Friday, May 15, 2009

Twitter rescues literature. (Or does it?)

Waiting for Godot  -- Samuel Beckett: Vladimir and Estragon stand next to tree and wait for Godot. Their status is not updated.

Lady Chatterley's Lover -- DH Lawrence: "Upper-class woman gets it on with gamekeeper."

You can get all these and more from Tim Collin's The Little Book of Twitter. "Maybe we are only just beginning to appreciate the potential of Twitter as an art form," he says.

Ok ... aaaay.

But I am sure it is fun. What was that book by the Frenchman, about talking about books you have never read? Guess, we can now talk about more books. But Tim Collins does admit he had difficulty with Finnegan's Wake.

Here are a couple more:

The Catcher in the Rye -- JD Salinger: Rich kid thinks everyone is fake except for his little sister. Has breakdown.

Pride and Prejudice -- Jane Austin: Woman meets man called Darcy who seems horrible. He turns out to be nice really. They get together.

Excellent for teachers. Wonderful material for seting multiple choice questions:

Question: Which book is this? Man walks around Dublin. We follow every minute detail of his day. He’s probably over tweeting. 
A. Ulysses -- James Joyce
B. Great Expectations -- Charles Dickens
C. The Catcher in the Rye -- JD Salinger

Now, if only someone will come up with a workbook for these darn things.

The Telegraph

Napoleon Bonaparte -- king of chick lit

Maev Kennedy and Catherine Neilan of The Guardian compare a novella, Clisson and Eugénie, about first love, a pieced together manuscript of lost book by Napoleon Bornaparte that has just been translated into English, with a Mills & Boons classic.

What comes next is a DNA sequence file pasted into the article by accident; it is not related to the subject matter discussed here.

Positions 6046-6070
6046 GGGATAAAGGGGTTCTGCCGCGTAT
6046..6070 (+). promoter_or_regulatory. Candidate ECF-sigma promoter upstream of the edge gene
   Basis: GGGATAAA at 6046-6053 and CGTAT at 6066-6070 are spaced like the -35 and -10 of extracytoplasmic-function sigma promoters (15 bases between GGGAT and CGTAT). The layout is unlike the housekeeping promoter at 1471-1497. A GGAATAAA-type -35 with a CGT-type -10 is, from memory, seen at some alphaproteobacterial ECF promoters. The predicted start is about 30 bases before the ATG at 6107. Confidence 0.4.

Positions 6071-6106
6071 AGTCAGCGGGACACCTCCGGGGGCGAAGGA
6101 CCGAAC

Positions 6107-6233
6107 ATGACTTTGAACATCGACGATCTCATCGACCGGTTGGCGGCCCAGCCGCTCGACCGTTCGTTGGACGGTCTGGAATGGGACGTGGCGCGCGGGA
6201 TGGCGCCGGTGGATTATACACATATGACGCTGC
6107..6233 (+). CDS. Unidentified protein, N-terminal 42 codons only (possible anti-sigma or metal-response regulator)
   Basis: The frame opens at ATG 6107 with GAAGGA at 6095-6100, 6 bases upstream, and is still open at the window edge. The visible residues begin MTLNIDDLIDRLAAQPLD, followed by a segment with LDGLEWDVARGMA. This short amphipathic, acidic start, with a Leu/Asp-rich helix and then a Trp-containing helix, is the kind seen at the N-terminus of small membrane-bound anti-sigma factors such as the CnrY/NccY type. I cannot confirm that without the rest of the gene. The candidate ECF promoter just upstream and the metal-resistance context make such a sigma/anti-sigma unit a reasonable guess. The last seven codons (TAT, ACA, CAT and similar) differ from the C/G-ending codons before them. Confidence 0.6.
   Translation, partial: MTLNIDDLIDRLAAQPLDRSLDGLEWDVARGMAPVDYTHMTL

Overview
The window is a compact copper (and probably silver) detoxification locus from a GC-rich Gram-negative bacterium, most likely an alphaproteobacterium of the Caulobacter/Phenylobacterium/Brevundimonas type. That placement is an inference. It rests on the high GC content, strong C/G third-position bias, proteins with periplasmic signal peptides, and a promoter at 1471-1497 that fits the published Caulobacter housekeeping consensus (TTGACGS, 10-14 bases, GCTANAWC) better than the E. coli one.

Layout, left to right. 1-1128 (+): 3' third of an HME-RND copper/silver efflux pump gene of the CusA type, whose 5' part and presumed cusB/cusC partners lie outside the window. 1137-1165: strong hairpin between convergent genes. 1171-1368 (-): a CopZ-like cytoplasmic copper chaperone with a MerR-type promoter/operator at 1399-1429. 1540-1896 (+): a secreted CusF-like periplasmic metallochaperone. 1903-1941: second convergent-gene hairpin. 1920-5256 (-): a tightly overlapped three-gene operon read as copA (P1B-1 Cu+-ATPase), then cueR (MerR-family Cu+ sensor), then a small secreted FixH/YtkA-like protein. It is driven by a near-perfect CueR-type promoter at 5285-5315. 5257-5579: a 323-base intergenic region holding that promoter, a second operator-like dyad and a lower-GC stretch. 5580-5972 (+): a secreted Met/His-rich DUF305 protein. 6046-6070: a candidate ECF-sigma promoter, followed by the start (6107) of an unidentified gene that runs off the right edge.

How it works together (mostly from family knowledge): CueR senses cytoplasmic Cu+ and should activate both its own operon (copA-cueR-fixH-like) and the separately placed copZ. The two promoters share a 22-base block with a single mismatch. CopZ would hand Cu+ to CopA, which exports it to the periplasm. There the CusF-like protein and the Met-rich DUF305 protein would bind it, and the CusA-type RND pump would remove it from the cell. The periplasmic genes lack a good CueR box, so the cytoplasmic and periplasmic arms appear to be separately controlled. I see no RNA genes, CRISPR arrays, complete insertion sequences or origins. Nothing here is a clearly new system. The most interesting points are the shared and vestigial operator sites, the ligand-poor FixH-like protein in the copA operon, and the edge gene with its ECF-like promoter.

They write: "Napoleon is already credited with writing some of the most romantic – or revolting, depending on your sensibilities – words in his urgent message to Josephine: Will return to Paris tomorrow evening. Don't wash." Eeeuwww.

But the ruthless tyrant who conquered nearly the whole of Europe was also failed author of romances, until now that is. I feel numb. Come to me without delay is a line from the book. Is that what chick-lit is like? I must confess I have not read any.

Here are extracts. Decide if it is great literature.

"The sad young soldier [Clisson] takes the waters ... It was a place of enchantment ... Unknown as he was, he wandered amongst the crowd ... He gazed with interest at the beauty of the women and their dresses, mostly made of linen. People feel comfortable while taking the waters and he was able to engage in a great number of inconsequential conversations, which brought him relief from his melancholy and solitude."

Eugenie writes to him.

"I am worried and unhappy. I feel numb. Come to me without delay. Only the sight of you will cure me. Last night I dreamt you were on your deathbed. The life had gone out of your beautiful eyes, your mouth was lifeless, you had lost all your colour. I threw myself on your body: it was icy cold. I wanted to bring you back to life with my breath, to bring you warmth and life. But you could no longer hear me. You no longer knew me."

The Guardian

Organiser of Big Read escapes eating book

Literature Director of America's National Endowment for the Arts and programme director of the community reading scheme The Big Read, David Kipen, pledged to eat Harper Lee's To Kill a Mocking Bird if he could not persuade the entire literate population of of Kelleys Island in Lake Erie in Ohio to read it. As it tuned out the 131 residents of the island proved to be a literary-minded lot, so he didn't have to eat the book.

Alison Flood writes in The Guardian that Kipen, had been searching for a town "small enough and brave enough to accept the challenge of dragooning every last literate resident, without exception, into tackling its chosen book". Then he found the four square mile Kelleys Island – population 131. He said that if residents failed to finish Harper Lee's classic novel, he'd eat a copy of the book.

He is quoted. "The prospect of 'terrible indigestion' already has me up nights thinking about it ..." Really? How about choosing another small island, Manhatten, next?

The Guardian